As always, my favorite thing to do is take use cases and expose them, along with their flaws and everything.
Because, well, why not?
We can learn from other people’s mistakes (and they should learn from their own), and save thousands of dollars or loads of headache.
Now, we’re going to talk about why…
You Should Get A Home Inspection Done On A House You’re About To Buy
Let me make it simple:
Are you buying a house?
Then schedule a home inspection.
It doesn’t matter if you’re buying a house for yourself, your family, your mother, your friend, or if you’re investing in it for a flip or a long-term hold.
The fact of the matter is you’re about to sign off on a 100k+ home (on average), and you don’t have near 100% certainty that it’s in exactly the shape that you’re expecting.
How do you know that there aren’t hidden cracks or busted plumbing under the floors?
Or that there isn’t an army of termites ready to eat your home from the inside out?
How about that electrical socket in the second bedroom that actually isn’t grounded and it’s using aluminum wire (queue the house fire 6 months down the line).
Yea, there’s a boat load of stuff that can happen to your house because you didn’t catch it before, costing you thousands of dollars of unexpected expenses right after you purchased the house.
If you’re the homeowner, that sucks.
If you’re the investor, your deal might’ve just gotten screwed.
There are a lot of local Houston home inspection companies out there, so why not just give ’em a call.
How much do you think an inspection costs?
A few hundred bucks? Isn’t that worth saving yourself potentially multiple thousands?
What If You Already Had An Inspection Done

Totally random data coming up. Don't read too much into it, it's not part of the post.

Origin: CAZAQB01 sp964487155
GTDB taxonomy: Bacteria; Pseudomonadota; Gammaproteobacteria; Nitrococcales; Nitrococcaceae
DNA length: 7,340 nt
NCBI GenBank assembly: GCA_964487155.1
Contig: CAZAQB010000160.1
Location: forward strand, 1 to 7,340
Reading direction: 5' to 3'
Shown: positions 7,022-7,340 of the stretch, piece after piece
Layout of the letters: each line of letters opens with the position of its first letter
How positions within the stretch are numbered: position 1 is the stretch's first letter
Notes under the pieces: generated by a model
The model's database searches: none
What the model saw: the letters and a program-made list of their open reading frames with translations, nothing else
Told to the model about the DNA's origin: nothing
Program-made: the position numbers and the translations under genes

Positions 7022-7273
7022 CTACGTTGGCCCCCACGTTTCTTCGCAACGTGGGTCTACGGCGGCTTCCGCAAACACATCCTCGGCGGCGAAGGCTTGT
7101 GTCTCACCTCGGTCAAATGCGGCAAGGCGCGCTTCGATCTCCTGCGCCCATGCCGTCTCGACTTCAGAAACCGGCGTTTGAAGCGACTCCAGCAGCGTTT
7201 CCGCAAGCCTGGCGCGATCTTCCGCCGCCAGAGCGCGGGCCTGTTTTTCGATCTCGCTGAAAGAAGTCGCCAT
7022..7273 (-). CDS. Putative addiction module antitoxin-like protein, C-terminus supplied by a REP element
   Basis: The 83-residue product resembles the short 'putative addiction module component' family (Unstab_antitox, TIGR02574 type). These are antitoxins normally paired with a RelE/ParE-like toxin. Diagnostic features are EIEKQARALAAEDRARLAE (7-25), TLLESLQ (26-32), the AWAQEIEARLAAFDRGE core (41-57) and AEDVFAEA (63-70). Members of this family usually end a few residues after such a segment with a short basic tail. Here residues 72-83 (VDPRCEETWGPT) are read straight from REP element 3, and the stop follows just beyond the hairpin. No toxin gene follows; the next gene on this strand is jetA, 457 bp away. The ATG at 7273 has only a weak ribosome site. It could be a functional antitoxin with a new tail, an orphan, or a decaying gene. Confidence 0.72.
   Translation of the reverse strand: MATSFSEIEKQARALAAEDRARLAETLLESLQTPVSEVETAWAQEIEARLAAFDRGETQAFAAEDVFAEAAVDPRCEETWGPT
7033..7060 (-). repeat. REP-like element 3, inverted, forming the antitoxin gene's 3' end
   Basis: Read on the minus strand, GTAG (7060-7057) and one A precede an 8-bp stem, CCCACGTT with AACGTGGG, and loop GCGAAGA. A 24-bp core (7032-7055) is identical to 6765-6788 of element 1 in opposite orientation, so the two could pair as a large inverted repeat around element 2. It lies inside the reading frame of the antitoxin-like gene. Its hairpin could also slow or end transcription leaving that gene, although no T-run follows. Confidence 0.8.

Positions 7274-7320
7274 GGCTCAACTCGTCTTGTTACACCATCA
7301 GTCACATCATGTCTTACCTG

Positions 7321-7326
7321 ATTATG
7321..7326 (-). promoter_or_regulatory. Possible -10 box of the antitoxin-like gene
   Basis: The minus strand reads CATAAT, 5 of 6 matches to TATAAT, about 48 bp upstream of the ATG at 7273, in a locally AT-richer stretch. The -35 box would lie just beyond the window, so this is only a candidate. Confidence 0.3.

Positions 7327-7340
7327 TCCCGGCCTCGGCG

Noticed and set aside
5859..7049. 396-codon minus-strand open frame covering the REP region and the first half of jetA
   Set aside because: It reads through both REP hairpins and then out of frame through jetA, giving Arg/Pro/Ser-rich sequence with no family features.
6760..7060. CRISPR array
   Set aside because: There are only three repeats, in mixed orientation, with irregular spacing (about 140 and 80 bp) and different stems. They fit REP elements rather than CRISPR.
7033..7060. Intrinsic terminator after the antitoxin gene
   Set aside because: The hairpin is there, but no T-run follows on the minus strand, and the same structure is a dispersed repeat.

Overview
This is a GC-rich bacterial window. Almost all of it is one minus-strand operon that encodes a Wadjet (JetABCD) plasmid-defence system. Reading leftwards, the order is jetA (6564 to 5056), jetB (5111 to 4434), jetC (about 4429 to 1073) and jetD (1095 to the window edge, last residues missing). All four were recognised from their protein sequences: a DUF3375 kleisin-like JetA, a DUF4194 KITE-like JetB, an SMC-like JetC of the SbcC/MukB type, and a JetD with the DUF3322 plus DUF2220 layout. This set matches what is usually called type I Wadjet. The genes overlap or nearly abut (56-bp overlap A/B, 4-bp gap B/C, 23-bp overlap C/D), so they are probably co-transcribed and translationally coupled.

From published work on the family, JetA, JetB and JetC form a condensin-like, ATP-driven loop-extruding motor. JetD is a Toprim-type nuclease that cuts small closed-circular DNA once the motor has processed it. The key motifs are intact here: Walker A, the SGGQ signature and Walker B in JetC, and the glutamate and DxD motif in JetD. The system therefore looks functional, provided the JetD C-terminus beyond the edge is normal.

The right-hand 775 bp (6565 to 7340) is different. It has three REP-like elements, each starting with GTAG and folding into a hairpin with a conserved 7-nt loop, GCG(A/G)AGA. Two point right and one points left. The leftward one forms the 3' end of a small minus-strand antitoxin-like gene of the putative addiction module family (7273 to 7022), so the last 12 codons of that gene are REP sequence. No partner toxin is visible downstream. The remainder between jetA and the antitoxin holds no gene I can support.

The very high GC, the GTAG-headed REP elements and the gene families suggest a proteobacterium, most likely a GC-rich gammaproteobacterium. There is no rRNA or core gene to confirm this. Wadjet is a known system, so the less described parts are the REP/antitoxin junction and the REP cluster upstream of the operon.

Did you find anything?
If so, did you a) use it as leverage to get a better price or b) get the seller to fix it?
If the seller chose to fix it, did they use a contractor that has a warranty?
Then you’re good.
But if not, then you better look out.
If that contractor can’t guarantee their work and put a warranty on it, then you need to get a re-inspection done.
It’s much cheaper than a full inspection, but you need to make sure that work was done correctly (or at all), and there weren’t short cuts taken that can cause problems later in the future.
Yea, sometimes sellers suck, and sometimes they actually don’t know any better.
They just hired the wrong guy.
All of this has happened before, so I have a story in mind.
An investor had an inspection done, and the seller agreed to get it repaired.
But the investor thought he could identify that things were done correctly himself, so he went ahead with the deal.
Turns out, that electrical socket wasn’t grounded, and his tenants a few months down the line had a couple of house fires already, and decided they should stop paying rent.
At that point he tried to evict, but the judge denied it and said he needed to get it fixed — along with no rent being paid.
That doesn’t sound fun, now does it?
Protect Your Investment
Don’t be cheap, get that inspection done.
If you’re building a new house, get a phase inspection.
Either way, you need a full home inspection.
If you already own the home, then you have the option to just get a partial inspection, where you can get one part of the house checked out or verified.
This stuff is a no-brainer.
In our heads, we think they are unnecessary expenses eating into our wallets, when in reality it’s a potential wallet saver.
It’s like spending just a few hundred bucks to know that nothing is wrong with your body and you are cancer-free.
Wouldn’t that give you peace of mind?
Give your local inspector a call, get it done, and move on.
And when you get your inspector to come out, here are some questions you can ask to make sure things are going as expected:
Make some money and live comfortably!
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